Click on the image above to view a graphic representation of Virginia that displays the profits and losses for Virginia Lottery sales between fiscal years 2008 and 2009, which were broken down into the commonwealth’s 95 counties and 39 independent cities.
When Star and Larry Bell moved from Las Vegas to Danville, the couple thought their decision to open a convenience store that primarily sold lottery tickets was a sure bet.
The couple bought the Carter’s Quick Shoppe from its previous owners this past April, with the intention of making a majority of their profits off of Virginia Lottery sales. In fact, the business was built to be a “lottery store,” according to Star Bell.
“Sales have gone way down,” she said. “If we knew this was going to happen, we wouldn’t have gotten the store.”
It appears that not as many people are willing to gamble in the commonwealth during the economic downturn. The Virginia Lottery has seen sales drop from $1.38 billion in fiscal year 2008 to $1.36 billion in fiscal year 2009, which represents a $22.6 million decrease.
Paula Otto, executive director of the Virginia Lottery, said the loss in sales could be the result of a combination of factors, such as a spike in gas prices during 2007 and 2008, loss of jobs in the commonwealth, the way interest is now accrued on lottery money and the fact that North Carolina launched their own lottery in the spring of 2006.
“In the past, the lottery has proven to be recession proof, but this time is not proving to be the case,” Otto said. “People who haven’t had a change in their economic status, such as losing a job, have changed their habits and aren’t buying as much.”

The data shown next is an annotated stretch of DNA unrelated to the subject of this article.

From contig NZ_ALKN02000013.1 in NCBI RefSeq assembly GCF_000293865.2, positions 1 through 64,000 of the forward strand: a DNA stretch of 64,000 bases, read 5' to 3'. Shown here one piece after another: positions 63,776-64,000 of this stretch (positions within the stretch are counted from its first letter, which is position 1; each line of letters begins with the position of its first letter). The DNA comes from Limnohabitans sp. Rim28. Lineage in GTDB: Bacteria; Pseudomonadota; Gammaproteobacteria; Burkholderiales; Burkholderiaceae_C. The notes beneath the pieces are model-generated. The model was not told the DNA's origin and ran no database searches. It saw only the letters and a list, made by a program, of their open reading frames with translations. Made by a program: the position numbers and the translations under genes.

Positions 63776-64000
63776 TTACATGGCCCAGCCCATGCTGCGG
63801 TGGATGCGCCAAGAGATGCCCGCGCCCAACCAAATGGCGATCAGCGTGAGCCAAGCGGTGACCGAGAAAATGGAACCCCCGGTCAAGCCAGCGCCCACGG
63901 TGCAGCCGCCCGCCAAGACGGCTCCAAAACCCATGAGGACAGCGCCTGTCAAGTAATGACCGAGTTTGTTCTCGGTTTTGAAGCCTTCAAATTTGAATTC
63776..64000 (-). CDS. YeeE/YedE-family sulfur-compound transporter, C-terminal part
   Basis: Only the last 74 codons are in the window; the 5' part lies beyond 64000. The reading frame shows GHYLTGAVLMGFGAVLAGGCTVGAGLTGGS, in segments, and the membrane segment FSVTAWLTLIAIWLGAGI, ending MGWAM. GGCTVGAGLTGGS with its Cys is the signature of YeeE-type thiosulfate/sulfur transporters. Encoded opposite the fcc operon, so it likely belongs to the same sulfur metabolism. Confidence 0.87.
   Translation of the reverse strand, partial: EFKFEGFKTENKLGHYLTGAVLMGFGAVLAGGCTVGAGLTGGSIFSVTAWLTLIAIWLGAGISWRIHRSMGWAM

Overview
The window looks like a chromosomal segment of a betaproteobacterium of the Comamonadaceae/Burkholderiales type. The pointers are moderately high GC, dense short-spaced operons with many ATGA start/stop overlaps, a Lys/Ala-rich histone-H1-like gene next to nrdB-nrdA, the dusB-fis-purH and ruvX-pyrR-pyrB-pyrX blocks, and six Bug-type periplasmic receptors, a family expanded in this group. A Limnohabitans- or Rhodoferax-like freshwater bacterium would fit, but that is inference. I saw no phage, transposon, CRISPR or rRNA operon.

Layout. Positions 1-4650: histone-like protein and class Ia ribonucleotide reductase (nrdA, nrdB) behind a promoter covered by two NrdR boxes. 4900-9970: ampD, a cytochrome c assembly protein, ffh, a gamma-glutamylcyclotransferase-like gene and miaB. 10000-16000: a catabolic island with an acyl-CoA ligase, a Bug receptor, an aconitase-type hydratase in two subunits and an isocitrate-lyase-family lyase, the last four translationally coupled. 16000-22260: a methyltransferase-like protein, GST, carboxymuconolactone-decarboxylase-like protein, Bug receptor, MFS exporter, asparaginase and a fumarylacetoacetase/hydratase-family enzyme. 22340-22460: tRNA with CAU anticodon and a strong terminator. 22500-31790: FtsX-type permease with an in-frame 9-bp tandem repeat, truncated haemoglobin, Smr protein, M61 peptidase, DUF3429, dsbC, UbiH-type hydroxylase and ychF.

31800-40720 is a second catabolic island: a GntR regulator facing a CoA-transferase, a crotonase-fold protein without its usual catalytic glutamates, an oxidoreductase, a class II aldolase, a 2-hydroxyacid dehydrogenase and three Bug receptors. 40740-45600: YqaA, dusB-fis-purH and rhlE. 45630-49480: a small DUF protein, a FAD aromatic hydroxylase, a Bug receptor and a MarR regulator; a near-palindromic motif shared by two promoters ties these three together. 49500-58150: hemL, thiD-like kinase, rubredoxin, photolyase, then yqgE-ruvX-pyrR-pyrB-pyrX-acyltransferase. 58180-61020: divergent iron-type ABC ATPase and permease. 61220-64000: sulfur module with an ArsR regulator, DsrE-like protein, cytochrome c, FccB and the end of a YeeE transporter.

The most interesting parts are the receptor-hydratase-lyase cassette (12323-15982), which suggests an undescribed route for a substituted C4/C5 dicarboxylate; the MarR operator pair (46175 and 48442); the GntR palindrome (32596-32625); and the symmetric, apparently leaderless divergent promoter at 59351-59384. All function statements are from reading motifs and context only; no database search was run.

But, Otto admits that the North Carolina lottery has had a major impact on the commonwealth’s lotto sales, and that North Carolina residents accounted for about 10 percent of all lottery profits in the commonwealth. Now, that number has dropped to about half.
“If you look at the Virginia and North Carolina border, it’s huge,” she said. “Many people who live along the border drive into Virginia, because it’s closer for shopping, and then they buy their lottery tickets.”
Of the 10 counties and three independent cities that are located on the border between North Carolina and Virginia, every single one saw a drop in sales between fiscal years 2008 and 2009.
Although the southern counties have seen a major decrease in sales, Otto said that the lottery money is distributed evenly throughout the state for public education, with $439.1 million being distributed to schools during 2009.
Connie Harrell, who has owned the Stateline in Skippers for the past 10 years, literally has the state line running through her store, which enables her to sell both Virginia and North Carolina lottery tickets. She is one of the Virginia Lottery’s top sellers-in 2009, her store ranked twelfth in the state out of 6,246 vendors, with lottery sales totaling $1.9 million.
But, Harrell even lost money last year, experiencing a $328,103 drop in sales between fiscal years 2008 and 2009.
“The economy has just as much to do with the effect of my decline in sales as North Carolina getting their own lottery does,” she said.
Retailers along the border depend on the lottery, Harrell explained.
“It’s basically what we do here,” she said. “We’re all about the numbers.”
Harrell said her store is primarily designed to sell lottery tickets, but with the dip in sales, she has started to think of other ways to turn a profit. The Bells are also focused on boosting sales inside their store, by getting more items such as soda and chips to sell.
“We’re trying to build up as much snack and food items as we can, but that is hard during the recession, because people have cut back on those items too,” said Bell.
Otto said convenience stores account for about 80 percent of the Virginia Lottery’s total sales, but with the increase in gas prices, many people are not leaving the pump to go inside to buy snacks or lottery tickets. The lottery “really saw sales dip in convenience stores,” she said.